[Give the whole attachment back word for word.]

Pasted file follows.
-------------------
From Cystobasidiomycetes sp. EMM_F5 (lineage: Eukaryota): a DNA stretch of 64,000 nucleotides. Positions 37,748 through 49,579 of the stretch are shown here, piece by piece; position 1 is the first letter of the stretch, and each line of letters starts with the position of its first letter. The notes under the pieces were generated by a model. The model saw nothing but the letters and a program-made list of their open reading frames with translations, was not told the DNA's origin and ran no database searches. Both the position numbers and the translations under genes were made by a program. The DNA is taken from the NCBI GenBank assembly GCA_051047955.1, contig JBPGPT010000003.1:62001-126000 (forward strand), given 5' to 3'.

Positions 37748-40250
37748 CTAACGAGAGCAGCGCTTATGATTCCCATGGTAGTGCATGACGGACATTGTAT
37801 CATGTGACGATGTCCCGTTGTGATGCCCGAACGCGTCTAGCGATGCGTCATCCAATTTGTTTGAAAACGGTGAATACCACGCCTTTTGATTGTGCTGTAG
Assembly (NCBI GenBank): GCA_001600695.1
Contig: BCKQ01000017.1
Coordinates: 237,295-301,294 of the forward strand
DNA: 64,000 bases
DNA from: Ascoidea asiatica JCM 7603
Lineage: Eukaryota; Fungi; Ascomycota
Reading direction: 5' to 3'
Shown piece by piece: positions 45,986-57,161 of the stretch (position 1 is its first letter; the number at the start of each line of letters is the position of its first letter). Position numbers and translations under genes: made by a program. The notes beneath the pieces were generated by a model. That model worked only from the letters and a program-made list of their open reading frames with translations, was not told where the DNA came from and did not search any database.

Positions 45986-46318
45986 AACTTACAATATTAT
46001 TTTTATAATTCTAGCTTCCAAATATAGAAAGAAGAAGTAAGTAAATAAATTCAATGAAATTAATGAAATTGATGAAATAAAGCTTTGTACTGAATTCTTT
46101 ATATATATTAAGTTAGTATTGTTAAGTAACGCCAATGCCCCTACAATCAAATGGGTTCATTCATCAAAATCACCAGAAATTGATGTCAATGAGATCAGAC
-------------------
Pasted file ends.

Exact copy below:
From Cystobasidiomycetes sp. EMM_F5 (lineage: Eukaryota): a DNA stretch of 64,000 nucleotides. Positions 37,748 through 49,579 of the stretch are shown here, piece by piece; position 1 is the first letter of the stretch, and each line of letters starts with the position of its first letter. The notes under the pieces were generated by a model. The model saw nothing but the letters and a program-made list of their open reading frames with translations, was not told the DNA's origin and ran no database searches. Both the position numbers and the translations under genes were made by a program. The DNA is taken from the NCBI GenBank assembly GCA_051047955.1, contig JBPGPT010000003.1:62001-126000 (forward strand), given 5' to 3'.

Positions 37748-40250
37748 CTAACGAGAGCAGCGCTTATGATTCCCATGGTAGTGCATGACGGACATTGTAT
37801 CATGTGACGATGTCCCGTTGTGATGCCCGAACGCGTCTAGCGATGCGTCATCCAATTTGTTTGAAAACGGTGAATACCACGCCTTTTGATTGTGCTGTAG
Assembly (NCBI GenBank): GCA_001600695.1
Contig: BCKQ01000017.1
Coordinates: 237,295-301,294 of the forward strand
DNA: 64,000 bases
DNA from: Ascoidea asiatica JCM 7603
Lineage: Eukaryota; Fungi; Ascomycota
Reading direction: 5' to 3'
Shown piece by piece: positions 45,986-57,161 of the stretch (position 1 is its first letter; the number at the start of each line of letters is the position of its first letter). Position numbers and translations under genes: made by a program. The notes beneath the pieces were generated by a model. That model worked only from the letters and a program-made list of their open reading frames with translations, was not told where the DNA came from and did not search any database.

Positions 45986-46318
45986 AACTTACAATATTAT
46001 TTTTATAATTCTAGCTTCCAAATATAGAAAGAAGAAGTAAGTAAATAAATTCAATGAAATTAATGAAATTGATGAAATAAAGCTTTGTACTGAATTCTTT
46101 ATATATATTAAGTTAGTATTGTTAAGTAACGCCAATGCCCCTACAATCAAATGGGTTCATTCATCAAAATCACCAGAAATTGATGTCAATGAGATCAGAC